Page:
Somewhere Over the Rainbow...There's the Real Bloomington

Raven Stubbs, Illinois Wesleyan University
Dani Snyder, Faculty Advisor, Illinois Wesleyan University

Description

Bloomington has a very nostalgic, dream like feeling to it according to the common IWU student's impression, myself included. It wasn't until I became heavily involved in volunteer work thorough the Summer Enrichment Program (SEP) that I realized that Bloomington is not the affluent IWU bubble and Veterans Parkway shopping utopia that we usually have in our minds. Bloomington is a community that isn't drench in affluence, as we perceive it to be, because right east of Market St. is a majorative population of low-income, underrepresented minorities. I set out to discover what the community of Bloomington truly is at its core, what problems lie within this community where students spend four essential years of their lives, and why those problems exist.

I used a sociological qualitative and an ethnodrama research method in interviewing several members of the Bloomington community: students, faculty, not-for-profit organization leaders, and long-time residents. The result became a docudrama play in which I attempt to paint a realistic picture of the community we live in.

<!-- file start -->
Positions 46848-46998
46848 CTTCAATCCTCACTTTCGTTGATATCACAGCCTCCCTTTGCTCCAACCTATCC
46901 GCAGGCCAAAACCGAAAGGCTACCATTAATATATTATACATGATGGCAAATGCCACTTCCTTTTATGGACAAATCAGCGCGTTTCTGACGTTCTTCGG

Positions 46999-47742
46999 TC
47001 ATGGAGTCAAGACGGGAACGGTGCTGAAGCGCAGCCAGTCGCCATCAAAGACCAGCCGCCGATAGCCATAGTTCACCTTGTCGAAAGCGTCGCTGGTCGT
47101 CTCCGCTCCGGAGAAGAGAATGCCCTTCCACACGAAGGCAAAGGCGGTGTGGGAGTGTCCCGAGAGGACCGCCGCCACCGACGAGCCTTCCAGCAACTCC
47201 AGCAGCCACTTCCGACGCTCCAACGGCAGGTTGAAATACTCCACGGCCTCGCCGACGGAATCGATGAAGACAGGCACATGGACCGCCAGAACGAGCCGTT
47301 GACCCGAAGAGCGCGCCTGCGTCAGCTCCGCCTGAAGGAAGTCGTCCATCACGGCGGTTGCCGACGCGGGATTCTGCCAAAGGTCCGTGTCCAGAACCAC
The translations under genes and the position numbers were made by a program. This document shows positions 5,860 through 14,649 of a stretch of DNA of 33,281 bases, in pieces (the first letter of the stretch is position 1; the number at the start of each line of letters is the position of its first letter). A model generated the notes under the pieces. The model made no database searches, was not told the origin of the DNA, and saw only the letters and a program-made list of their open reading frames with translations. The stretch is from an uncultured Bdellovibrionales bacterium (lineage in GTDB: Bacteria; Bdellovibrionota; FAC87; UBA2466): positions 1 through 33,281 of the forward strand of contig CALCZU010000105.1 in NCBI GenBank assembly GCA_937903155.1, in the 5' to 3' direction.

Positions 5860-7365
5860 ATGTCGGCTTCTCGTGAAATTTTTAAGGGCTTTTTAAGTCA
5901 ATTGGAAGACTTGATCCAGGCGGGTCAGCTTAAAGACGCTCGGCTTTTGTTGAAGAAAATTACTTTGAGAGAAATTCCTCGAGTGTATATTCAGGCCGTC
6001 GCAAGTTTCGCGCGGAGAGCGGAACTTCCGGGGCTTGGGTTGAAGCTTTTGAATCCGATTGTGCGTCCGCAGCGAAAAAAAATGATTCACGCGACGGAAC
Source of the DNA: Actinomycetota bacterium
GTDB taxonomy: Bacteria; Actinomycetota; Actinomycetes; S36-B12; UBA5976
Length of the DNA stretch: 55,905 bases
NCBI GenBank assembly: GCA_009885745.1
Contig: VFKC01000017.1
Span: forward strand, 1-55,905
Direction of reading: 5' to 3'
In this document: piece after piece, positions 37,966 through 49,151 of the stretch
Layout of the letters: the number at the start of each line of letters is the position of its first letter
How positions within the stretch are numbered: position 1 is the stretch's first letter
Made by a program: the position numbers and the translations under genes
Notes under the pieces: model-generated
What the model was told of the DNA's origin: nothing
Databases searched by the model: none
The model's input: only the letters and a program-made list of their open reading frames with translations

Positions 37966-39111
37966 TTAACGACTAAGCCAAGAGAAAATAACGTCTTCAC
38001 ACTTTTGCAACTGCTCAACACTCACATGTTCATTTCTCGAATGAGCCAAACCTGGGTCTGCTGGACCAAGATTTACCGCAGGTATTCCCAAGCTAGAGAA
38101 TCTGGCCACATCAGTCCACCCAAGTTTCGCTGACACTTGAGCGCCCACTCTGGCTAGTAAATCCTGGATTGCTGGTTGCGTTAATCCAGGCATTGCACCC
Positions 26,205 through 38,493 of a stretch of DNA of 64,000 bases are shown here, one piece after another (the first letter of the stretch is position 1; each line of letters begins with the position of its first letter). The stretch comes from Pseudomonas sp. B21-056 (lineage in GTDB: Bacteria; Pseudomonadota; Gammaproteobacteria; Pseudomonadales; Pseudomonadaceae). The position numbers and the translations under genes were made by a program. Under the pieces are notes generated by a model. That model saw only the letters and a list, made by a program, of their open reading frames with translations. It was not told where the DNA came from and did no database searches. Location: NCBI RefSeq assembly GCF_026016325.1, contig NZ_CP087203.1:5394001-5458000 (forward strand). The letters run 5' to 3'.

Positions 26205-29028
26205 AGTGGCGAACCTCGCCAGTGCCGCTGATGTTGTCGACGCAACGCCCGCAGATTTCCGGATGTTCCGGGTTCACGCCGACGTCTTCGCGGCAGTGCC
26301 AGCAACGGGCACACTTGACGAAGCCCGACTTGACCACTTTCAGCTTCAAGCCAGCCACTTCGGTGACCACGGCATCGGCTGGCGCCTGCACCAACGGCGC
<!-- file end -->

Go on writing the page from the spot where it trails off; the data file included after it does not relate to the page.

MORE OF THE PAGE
Apr 20th, 10:00 AM Apr 20th, 11:00 AM

Somewhere Over the Rainbow...There's the Real Bloomington

Room C101, Center for Natural Sciences, Illinois Wesleyan University

Bloomington has a very nostalgic, dream like feeling to it according to the common IWU student's impression, myself included. It wasn't until I became heavily involved in volunteer work thorough the Summer Enrichment Program (SEP) that I realized that Bloomington is not the affluent IWU bubble and Veterans Parkway shopping utopia that we usually have in our minds. Bloomington is a community that isn't drench in affluence, as we perceive it to be, because right east of Market St. is a majorative population of low-income, underrepresented minorities. I set out to discover what the community of Bloomington truly is at its core, what problems lie within this community where students spend four essential years of their lives, and why those problems exist.

I used a sociological qualitative and an ethnodrama research method in interviewing several members of the Bloomington community: students, faculty, not-for-profit organization leaders, and long-time residents. The result became a docudrama play in which I attempt to paint a realistic picture of the community we live in.